Depending on how you look at it, Hyde Park on Hudson could read as relevant or redundant, so close is its release to the phenomenon of The King's Speech. Along with being just as handsomely innocuous as 2010's Oscar victor, this multi-tonal, 1939-set costume dramedy features Samuel West as the stammering King George VI, who, along with his wife, Queen Elizabeth (Olivia Colman), treks to America, seeking support from Franklin D. Roosevelt (Bill Murray) just months before World War II. The visit was a major milestone, as never before had a British monarch set foot on American soil, but with so many downsized versions of familiar elements (the King's embarrassed outbursts over failing to finish sentences, for instance), this movie often feels like a King's Speech spin-off, tangentially cashing in on the hype of a certain flawed hero. There's indeed something beautiful about the story's real-life circumstances, wherein two crippled men—one verbally cursed and the other stricken with polio—teamed up to essentially determine the fate of the free world. But that crucial union is one morsel among many at a sardine-can-tight soirée, and the pity is that, amid it all, the proximity to The King's Speech may be the movie's boldest move.
The world explored in Hyde Park on Hudson is one of copious juicy secrets, the least tantalizing of which is the lesbianism of Eleanor Roosevelt (Olivia Williams), who occupies a separate cottage on the family's titular New York estate, making furniture with "the sort of women who like each other," as the royals' butler puts it. The real dirt, tucked away in an era when even the president's need for a wheelchair was kept private, concerns FDR's handful of mistresses, particularly Daisy (Laura Linney), who narrates the movie and also happens to be the big man's distant cousin.
Written by playwright Roger Nelson, Hyde Park on Hudson is largely derived from Daisy's diaries about the affair, unearthed after her death in 1991 at the age of 100. In the film, she cozies up to the president while he's also bedding his secretary, Missy (Elizabeth Marvel), a tough pill for the smitten Daisy to swallow, especially after she's given him cinema's most PG-rated handjob. The circus of indiscretions is witnessed on the sly by the visiting king and queen, who offer dishy commentary like ardent Bachelor Pad viewers. But, on the whole, the movie vexingly glazes over the highly provocative content, with director Roger Michell preferring to whip the proceedings into as frothy a jaunt as possible.
A native Englishman, Michell ironically keeps the bloodhounds at bay when it comes to sniffing out the Americans' dirty laundry, yet he's giddy to amplify Nelson's hollowly snooty rendering of their highnesses. Played for predictable, dated laughs, the king and queen's stay on U.S. soil sees them starkly juxtaposed with the easygoing American way, their noses goofily aloft. Conversely, FDR, who's spared the probing scrutiny his philandering warrants, is painted as the perfect red-blooded converter, leader of a people who'll collectively tame those stuffy old Brits. There's tenderness in the president's heart to hearts with the reluctant king, primarily of the surrogate-father sort, but there's also plenty of room for him to comment on the U.K.'s lack of a voting system, and instill in his comrade some good-old-Yankee repose.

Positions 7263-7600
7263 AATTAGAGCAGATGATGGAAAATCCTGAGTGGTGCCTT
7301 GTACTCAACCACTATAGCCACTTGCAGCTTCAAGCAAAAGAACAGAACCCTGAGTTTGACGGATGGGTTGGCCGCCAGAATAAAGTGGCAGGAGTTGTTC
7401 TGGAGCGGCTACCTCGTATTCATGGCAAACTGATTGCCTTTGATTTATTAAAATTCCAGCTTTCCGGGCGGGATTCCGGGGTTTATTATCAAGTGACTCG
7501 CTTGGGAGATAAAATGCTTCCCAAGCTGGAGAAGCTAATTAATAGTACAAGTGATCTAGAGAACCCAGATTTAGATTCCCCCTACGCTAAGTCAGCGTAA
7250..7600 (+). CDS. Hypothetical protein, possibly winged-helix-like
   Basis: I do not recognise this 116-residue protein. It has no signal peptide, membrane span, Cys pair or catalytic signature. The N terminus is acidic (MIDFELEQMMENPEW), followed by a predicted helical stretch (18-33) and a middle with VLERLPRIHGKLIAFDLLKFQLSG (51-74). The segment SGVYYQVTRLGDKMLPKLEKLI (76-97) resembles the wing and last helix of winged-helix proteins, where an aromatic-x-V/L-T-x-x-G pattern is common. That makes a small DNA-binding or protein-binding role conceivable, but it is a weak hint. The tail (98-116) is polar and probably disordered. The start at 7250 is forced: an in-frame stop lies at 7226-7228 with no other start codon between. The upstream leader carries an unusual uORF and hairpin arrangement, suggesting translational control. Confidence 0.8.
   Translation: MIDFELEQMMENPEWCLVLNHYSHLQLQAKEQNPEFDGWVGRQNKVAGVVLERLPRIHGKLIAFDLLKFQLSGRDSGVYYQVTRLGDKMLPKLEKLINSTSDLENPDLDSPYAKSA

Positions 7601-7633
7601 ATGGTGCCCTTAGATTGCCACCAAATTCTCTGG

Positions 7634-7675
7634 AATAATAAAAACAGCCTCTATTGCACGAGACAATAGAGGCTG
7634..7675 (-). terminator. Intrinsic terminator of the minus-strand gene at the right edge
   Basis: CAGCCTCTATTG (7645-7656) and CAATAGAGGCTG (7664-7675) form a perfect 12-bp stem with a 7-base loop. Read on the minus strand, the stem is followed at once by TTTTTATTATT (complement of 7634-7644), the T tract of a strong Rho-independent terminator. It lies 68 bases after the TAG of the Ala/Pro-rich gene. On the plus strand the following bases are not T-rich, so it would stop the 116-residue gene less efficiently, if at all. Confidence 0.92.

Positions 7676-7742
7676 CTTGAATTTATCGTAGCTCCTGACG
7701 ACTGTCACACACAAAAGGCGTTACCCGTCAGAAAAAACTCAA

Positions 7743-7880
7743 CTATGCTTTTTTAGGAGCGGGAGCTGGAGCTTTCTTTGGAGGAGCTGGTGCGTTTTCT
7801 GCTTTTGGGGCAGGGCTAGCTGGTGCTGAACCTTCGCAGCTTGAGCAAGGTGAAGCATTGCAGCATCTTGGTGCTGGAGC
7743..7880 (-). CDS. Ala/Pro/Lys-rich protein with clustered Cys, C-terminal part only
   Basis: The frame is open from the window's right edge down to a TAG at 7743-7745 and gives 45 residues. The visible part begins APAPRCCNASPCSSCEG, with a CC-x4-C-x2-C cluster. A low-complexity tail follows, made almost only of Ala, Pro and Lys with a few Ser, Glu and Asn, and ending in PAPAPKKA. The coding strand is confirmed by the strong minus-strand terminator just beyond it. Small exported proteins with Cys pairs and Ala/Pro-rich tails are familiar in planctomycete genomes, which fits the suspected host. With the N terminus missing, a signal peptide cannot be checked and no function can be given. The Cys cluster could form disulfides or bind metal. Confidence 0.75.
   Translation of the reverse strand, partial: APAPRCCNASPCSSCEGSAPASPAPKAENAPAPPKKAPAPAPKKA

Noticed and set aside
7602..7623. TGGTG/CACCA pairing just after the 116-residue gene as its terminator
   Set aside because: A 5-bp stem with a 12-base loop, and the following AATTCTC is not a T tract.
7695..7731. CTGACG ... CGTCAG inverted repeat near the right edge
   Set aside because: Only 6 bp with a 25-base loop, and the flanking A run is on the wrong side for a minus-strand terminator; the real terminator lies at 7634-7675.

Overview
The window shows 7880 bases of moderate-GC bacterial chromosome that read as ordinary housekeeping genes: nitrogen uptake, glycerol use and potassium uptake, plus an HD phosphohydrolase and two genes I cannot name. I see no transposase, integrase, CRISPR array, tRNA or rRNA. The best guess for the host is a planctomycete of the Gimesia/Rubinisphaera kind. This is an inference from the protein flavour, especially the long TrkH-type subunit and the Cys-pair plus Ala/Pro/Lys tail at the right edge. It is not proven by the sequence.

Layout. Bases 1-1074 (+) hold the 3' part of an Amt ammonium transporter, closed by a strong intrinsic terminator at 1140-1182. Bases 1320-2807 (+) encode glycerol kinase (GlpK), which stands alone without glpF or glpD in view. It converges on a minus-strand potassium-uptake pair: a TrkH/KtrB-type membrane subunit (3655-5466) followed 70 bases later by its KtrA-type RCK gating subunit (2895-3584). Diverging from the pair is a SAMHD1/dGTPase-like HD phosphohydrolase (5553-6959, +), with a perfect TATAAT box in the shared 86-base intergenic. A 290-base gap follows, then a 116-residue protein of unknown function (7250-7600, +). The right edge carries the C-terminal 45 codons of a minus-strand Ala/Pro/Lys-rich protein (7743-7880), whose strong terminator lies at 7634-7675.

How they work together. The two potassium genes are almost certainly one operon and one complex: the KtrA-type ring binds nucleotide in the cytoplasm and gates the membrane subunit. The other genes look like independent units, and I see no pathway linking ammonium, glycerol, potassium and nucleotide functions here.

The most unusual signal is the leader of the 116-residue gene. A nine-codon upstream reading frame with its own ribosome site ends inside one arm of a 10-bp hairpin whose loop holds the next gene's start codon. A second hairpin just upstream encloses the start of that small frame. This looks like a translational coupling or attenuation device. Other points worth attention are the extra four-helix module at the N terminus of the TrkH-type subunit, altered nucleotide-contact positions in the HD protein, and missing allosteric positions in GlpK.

The centerpiece of this is a historic picnic that apparently cemented the nations' bond, and thus served as the first step to victory over Hitler. Franklin's testy mother, Sara (Elizabeth Wilson), is up in arms about her son's insistence on serving the royals alcohol, but everyone's just fine with serving them hot dogs, the ultimate no-frills belly-filler, and, perhaps, a little phallic jab of announcing one's territory. The very stars-and-stripes menu item becomes an exhausted running joke, with the ever-uppity queen aghast at the notion of such a thing, and the more malleable king whittled down until he's finally ready to wrap his lips around it.
The moral that Hyde Park on Hudson impresses on its audience is that there's great value in "special relationships," be them between world leaders or illicit lovers. It's a nice way to link the movie's key events, but it doesn't change the fact that Nelson and Michell bite off far more than they're able to chew, resulting in an odd blend of touched-on topics. As the troubled mistress, Linney is as good as her viewers have come to expect, and she's gifted a pulse-quickening revelation scene that's better than anything else in the film, but to hear her finally recite Daisy's acceptance of FDR's taste for multiple flavors is like listening to a cutesy manifesto from a wife on Big Love.
After drifting away from the series-worthy intrigue of the Roosevelts' behind-closed-doors activities, and trying instead to be a bubble-light, fish-out-of-water farce, Hyde Park on Hudson strains to eke a Hollywood ending out of Daisy and Franklin's amour fou, a move that seems both desperate and disingenuous. Mentally juggling this mess of narrative components, one nearly falls numb to the comely cinematography by Lol Crawley and nearly forgets that Murray's portrayal is supposed to be one with ample Oscar buzz. The actor is just fine as our 32nd president, adopting an accent that warms the natural timbre of his voice, but his work shouldn't have anyone reaching for their ballots, and at this crowded party, it's just another pleasantry tossed on the table.